Fantastic, Deep, and Empowering. I loved every part of this book from one of the greatest bass musicians of our time.
but, in the end there is no way I could recommend it.
Unlike others who have been critical, I did listen to the very end. I'm sure Victor Wooten is a fine musician that really feels passionately about the importance of music, but this is poorly written new-age psycho-babble with music playing the part of mother earth.
I was hanging with it for about the first half, actually admiring most of the voices of the different characters, and the way music was interwoven in the background to reinforce points being made in the text. But in the end it just went too far. The story broke down into a new age cliches, bad math, and a comically bad voice/sounds for the personified music.
Basically, I would never encourage anyone I knew to read, listen to, or even borrow the book.
Wooten is on some next level Yoda shenanigans here. It's basically a Socratian dialogue that twists and turns in the weirdest of ways. Very poignant and MUST be heard. Cannot imagine how much must get lost in just reading the book.
How a well it developed little by little until all the pieces fall together. The story was funny and interesting. I couldn't stop listening to it, the story kept me wanting to hear more.
The gig scene at the bar.
Yes, it made me laugh many times. I also noticed I was almost always smiling while listening to it.
This book was recommended to me two times. I didn't buy it because I thought it was about music. Although I love music I was not interested in learning more about music. I decided to give it a try. Now I understand why it was so highly recommended to me. It's about life. Music is Life. Music is vibrations. Life is vibrations. Like Tesla said: "If you want to find the secrets of the universe, think in terms of energy, frequency and vibration." Now this is one of my favorite books. It has changed my life. Teachers and coaches, take note of this book, listen and improve your method of showing and guiding. By the way, the acting is top notch. The background music is nice and the sound effects make it more immersing. It was like playing a real movie inside...my mind.
A very good book, at the start, but quickly became too cheeky and new age-y for my taste. Not in the sense that music is esoteric, but in that Wooten's ideas begin to spread into non-music. The adventure into mystical oneness gets tiring and made the book run on. Overall, though, a lot of good info on thinking about music differently than our instructors would teach. Although, his belief that we don't think about language when we speak and so we needn't think about music to play, seems a little false, since Victor is speaking beyond the element of a newbie to the instrument.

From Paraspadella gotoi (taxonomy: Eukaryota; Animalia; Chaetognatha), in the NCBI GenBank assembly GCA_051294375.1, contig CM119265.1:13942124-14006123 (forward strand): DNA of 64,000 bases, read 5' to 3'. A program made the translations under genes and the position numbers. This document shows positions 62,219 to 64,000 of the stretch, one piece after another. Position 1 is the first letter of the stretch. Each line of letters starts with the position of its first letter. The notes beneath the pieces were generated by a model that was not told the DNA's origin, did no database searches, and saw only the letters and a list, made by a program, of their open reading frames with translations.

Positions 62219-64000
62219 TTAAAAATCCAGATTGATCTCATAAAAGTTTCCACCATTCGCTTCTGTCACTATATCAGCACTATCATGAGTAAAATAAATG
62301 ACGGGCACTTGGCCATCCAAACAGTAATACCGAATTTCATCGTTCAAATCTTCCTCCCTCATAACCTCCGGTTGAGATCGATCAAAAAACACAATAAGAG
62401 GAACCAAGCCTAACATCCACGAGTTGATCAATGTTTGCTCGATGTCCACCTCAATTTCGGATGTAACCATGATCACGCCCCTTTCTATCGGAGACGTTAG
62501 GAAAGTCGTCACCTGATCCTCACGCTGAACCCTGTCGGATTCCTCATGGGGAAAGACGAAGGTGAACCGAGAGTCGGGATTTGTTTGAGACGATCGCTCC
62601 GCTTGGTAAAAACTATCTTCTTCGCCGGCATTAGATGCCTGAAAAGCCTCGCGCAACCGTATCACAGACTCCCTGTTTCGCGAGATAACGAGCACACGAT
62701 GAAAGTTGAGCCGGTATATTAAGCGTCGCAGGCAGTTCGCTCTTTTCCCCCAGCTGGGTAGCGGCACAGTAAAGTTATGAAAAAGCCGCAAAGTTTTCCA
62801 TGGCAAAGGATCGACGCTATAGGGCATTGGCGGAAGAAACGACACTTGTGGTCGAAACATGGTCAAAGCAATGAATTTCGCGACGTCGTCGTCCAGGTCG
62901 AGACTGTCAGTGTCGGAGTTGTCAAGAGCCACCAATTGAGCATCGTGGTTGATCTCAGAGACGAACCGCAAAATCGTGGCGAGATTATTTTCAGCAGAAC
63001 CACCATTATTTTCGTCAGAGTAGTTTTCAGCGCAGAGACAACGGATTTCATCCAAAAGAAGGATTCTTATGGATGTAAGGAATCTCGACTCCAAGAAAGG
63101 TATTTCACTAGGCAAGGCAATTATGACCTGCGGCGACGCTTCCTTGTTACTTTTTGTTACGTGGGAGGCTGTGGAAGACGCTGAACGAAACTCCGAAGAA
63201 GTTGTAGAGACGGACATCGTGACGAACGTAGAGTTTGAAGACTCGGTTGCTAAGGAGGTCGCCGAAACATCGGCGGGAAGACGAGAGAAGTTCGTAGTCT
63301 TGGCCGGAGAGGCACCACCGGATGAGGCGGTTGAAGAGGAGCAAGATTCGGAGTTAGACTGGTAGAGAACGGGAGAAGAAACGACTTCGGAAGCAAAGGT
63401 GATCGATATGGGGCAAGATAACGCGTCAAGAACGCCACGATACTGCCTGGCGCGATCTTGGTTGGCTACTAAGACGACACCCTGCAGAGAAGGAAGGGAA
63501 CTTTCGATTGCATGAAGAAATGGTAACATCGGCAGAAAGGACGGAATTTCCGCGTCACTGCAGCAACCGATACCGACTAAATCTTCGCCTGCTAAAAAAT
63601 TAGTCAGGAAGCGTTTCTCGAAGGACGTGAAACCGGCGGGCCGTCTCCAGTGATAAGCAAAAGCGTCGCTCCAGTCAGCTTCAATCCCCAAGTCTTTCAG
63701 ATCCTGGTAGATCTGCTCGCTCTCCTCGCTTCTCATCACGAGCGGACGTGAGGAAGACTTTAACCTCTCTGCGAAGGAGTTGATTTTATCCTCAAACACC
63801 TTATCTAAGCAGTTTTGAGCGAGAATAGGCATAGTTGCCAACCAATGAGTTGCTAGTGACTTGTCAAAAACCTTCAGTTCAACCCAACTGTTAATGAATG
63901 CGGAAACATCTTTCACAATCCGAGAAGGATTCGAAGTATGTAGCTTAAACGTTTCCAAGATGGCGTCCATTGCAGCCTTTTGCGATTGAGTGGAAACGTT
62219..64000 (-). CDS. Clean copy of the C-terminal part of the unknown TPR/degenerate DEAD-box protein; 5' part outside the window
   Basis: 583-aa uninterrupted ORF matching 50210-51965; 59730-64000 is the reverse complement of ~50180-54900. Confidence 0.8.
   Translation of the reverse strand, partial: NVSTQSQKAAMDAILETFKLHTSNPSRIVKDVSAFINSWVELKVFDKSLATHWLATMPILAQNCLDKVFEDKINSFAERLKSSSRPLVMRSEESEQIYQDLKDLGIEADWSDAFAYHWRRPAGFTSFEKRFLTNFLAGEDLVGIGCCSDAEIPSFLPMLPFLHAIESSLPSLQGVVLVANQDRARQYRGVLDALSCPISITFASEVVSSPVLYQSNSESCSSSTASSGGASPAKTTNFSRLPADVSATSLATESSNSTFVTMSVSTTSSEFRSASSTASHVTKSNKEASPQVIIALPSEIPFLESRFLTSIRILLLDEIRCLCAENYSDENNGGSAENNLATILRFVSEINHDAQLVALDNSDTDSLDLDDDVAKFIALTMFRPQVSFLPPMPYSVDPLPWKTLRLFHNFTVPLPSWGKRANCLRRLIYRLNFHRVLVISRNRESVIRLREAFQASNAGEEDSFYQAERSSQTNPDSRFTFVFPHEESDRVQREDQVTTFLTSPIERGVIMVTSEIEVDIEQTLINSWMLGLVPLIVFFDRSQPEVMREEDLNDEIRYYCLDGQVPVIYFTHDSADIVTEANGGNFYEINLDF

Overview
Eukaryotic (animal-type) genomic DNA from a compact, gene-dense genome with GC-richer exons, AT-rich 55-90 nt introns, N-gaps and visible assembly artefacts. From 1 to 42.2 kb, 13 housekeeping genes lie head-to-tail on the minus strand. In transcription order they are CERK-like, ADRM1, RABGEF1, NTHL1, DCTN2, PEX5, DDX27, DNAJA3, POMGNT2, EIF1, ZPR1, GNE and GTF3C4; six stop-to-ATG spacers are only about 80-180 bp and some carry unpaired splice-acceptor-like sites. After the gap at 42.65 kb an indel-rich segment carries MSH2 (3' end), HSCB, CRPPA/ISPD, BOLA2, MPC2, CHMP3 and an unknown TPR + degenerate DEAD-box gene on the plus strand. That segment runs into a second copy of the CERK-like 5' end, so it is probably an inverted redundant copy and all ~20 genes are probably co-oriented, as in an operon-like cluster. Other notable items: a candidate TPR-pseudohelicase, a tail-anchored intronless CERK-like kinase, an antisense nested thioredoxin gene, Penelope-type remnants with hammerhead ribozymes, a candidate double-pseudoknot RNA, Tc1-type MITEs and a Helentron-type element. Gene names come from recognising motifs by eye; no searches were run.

I wasn't searching for this book....or was I?
I don't recall ever seeing a book by Vic in the music store or hearing anyone say that he wrote a great book on life....ooops I mean Music.
You should buy this book and pay close attention....or not...............................
Music is what feelings sound like.
I will probably listen to this again many times over just to hear and re-hear many of the techniques until they are second nature. I was expecting to hear many things that would make me a better musician. I was not expecting to hear things to make me a better person. The context of some of the lessons may seem cheesy at times, and just when you think it does, it turns on its side and hits you hard.
The point at which I had realized I had been doing it all wrong, for nearly my entire life. Or at least the point at which I realized that I has only using 5% of my potential as a musician (and as a person).
I was not expecting Victor Wooten, of all people, to create a self-help and mastery masterpiece for musicians such as this. Not to knock Victor in any way, but I had known of him as a master musician, not an author. This book is on par with such spiritual and self-help classics as The Alchemist and The Greatest Salesman in the World.
This book can definitely make you both laugh and cry.
Anyone who is a musician will benefit from this book. For myself the book hits home for me as a musician, and I'm a guy who was trained both in grade school and in college, and I've been in cover bands for a few decades. I haven't played with an orchestra, choir, or big band in years. What I do is rooted in entertaining small crowds in bars, clubs, and events. While the lessons would apply to nearly any musician, I believe the context is most helpful to musicians that improvise. Jazz, blues, rock, pop, country, etc. I wonder how a full time classical musician would feel after reading this book? Maybe it would be fine, but I did wonder about it.
I gained tremendously from this book and followed up by watching Mr. Wooten's Groove Workshop. His approach to teaching music is superb. Wooten is best known as a bassist, but he is a musician first and the lessons in this book apply to any instrument and any kind of music.
The book is about learning music, and it's written as a novel, but the music lessons in the book are solid and something everyone studying music should know.
The performance is outstanding. There are multiple characters serving to do the narration, and it's so well done that other audio book producers should use it as a model.
The audio book is thoroughly engaging from beginning to end, and I just wish there were more stars I could give it.
This audio book is a work of genius.
The story is incredible, the performance is amazing and the music in the book is too good. This is a must read for musicians in my opinion. It has really made me rethink the way I make music.